As the stale scent of smoke lingers over the scorched remains of the international terminal of NBO airport in Kenya, so to do the questions. How did the fire start? What will be the value of the damage? How long will it take to recover? When will flights be back to normal?
The devastating, absolutely devastating, fire that broke out in Kenyatta International Airport in Nairobi just days ago, simultaneously broke hearts as locals, tourists, traders, and members of the global community the world over thought over the implications of the inferno.
That moment in time was about so much more than simply an airport in flames.
It was about the almost two million tourists that use NBO as their first step of their African dream come true.
It was about the millions of fresh-from-the-farm rose stems grown across the country that use NBO as the start of their voyage to florists across the globe.
It was about the millions of Kenyans who rely on tourism, exports, agriculture and aviation, and NBO, for their chance to earn a living to be able to, first and foremost, feed their families and pay school fees.
Within hours of the fire breaking out, swiftly and without speculation around the ‘why‘ and ‘who’, the story became about the ‘what now’. As comprehensively covered by CNN, the NBO fire was about economic impact – what would this do to tourism and exports in Kenya, and across the regional and global trading zones that NBO served. How would this impact the lives of the people of Kenya.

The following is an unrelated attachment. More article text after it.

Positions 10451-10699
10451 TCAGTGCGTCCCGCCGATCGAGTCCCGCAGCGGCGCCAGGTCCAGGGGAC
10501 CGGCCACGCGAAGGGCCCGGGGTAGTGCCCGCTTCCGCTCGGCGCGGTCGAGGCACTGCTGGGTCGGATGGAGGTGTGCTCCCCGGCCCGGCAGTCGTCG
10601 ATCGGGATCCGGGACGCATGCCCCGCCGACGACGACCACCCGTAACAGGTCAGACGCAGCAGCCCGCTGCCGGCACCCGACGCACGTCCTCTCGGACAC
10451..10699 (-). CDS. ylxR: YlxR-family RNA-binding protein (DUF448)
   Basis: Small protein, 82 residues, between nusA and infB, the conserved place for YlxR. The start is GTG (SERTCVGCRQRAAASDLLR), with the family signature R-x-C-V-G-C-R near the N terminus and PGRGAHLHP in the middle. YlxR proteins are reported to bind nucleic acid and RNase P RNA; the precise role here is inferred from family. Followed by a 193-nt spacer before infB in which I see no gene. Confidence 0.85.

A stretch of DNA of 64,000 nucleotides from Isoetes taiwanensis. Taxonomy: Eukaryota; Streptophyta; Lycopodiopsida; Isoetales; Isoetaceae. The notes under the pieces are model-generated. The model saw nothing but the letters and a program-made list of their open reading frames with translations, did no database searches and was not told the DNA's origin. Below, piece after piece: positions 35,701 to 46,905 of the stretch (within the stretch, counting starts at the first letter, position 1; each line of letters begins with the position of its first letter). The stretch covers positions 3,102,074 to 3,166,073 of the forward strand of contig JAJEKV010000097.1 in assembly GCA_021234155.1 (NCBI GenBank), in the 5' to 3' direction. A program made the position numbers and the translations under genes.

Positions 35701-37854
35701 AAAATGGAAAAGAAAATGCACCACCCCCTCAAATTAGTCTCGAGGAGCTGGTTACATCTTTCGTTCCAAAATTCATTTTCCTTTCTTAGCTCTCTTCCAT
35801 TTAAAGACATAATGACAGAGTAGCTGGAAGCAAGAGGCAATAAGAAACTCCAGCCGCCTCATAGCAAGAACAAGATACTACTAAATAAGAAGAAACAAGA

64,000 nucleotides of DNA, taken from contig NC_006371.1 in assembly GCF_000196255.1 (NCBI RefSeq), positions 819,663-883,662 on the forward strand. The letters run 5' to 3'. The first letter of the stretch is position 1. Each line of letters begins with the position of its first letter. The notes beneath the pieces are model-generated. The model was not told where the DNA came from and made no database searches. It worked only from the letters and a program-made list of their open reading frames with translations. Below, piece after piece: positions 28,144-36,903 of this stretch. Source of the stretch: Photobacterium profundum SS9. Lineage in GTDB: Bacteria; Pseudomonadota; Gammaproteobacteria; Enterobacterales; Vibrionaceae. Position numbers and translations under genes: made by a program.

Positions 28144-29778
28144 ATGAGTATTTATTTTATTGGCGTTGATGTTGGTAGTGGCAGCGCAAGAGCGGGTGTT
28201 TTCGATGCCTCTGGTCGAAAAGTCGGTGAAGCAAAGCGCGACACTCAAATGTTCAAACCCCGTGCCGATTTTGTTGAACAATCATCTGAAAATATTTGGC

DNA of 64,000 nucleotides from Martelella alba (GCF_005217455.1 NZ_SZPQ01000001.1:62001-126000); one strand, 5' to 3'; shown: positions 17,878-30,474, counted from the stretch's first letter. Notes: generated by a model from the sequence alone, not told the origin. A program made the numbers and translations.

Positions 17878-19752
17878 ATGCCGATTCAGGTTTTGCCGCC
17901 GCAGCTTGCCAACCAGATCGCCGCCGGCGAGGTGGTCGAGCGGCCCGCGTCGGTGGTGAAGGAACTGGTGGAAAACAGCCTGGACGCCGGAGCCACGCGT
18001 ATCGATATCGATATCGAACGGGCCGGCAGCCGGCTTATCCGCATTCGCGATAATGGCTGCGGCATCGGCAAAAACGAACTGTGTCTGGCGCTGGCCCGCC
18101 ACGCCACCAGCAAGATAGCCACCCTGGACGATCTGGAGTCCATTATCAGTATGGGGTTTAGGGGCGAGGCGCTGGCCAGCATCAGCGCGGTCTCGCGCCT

Interestingly, and sadly, as with Iceland’s Eyjafjallajokull volcanic ash cloud in 2010 that, over its peak no-fly period of April 14-20, froze air travel with its cancellation of over 100,000 flights worldwide (costing an estimated US$ 200 million per day, according to IATA), leaving untold numbers of travellers stranded, and costing billions in export losses, the NBO fire of this past week put a bright, hot, emergency spotlight on the critical role of the aviation sector as the backbone for nations the world over – economically, socially and competitively. Without airline connectivity, many nations across the globe are simply locked out of the chance to create a future through global commerce, especially emerging nations.
As shared by IATA just weeks ago in their capture of 2012 Headlines around global aviation and its continued growth, “Systemwide, airlines carried 2.977 billion passengers on scheduled services. Developing economies continued to drive global demand growth: 65% of the growth in passenger numbers on international services in 2012 occurred on markets linked to emerging markets.”
Cargo, the invaluable belly of the aircraft, has unlocked markets across the globe to participate in export activity at levels that are lifting agriculture, manufacturing, and other industries to levels critical for greater GDP advancement and employment generation.
ATAG, in its 2010 review of the industry, estimated that the aviation sector is responsible for 56.6 million jobs worldwide, and generates over US$ 2.2 trillion in direct, indirect and tourism induced economic impact.
The bottom line – aviation, and travel and tourism, are essential to global economic and social connectivity, which in turn turns people of nations across the globe, especially the most needing of a chance for a better life, into productive, proud, hopeful citizen.
The NBO fire, still being assessed for immediate damage, will continue to have embers of fear slowly burning when it comes to understanding exactly what the long-term impact will be of the closure of this critical tourism and trade gateway.
As exposed with fiery poignancy just days ago, airports and airlines are about so much more than buildings and big metal birds. These sectors, paired, and as part of the greater global economic and social eco-system, are about keeping people looking up – literally, figuratively, globally.
Copyright: ANITA MENDIRATTA 2013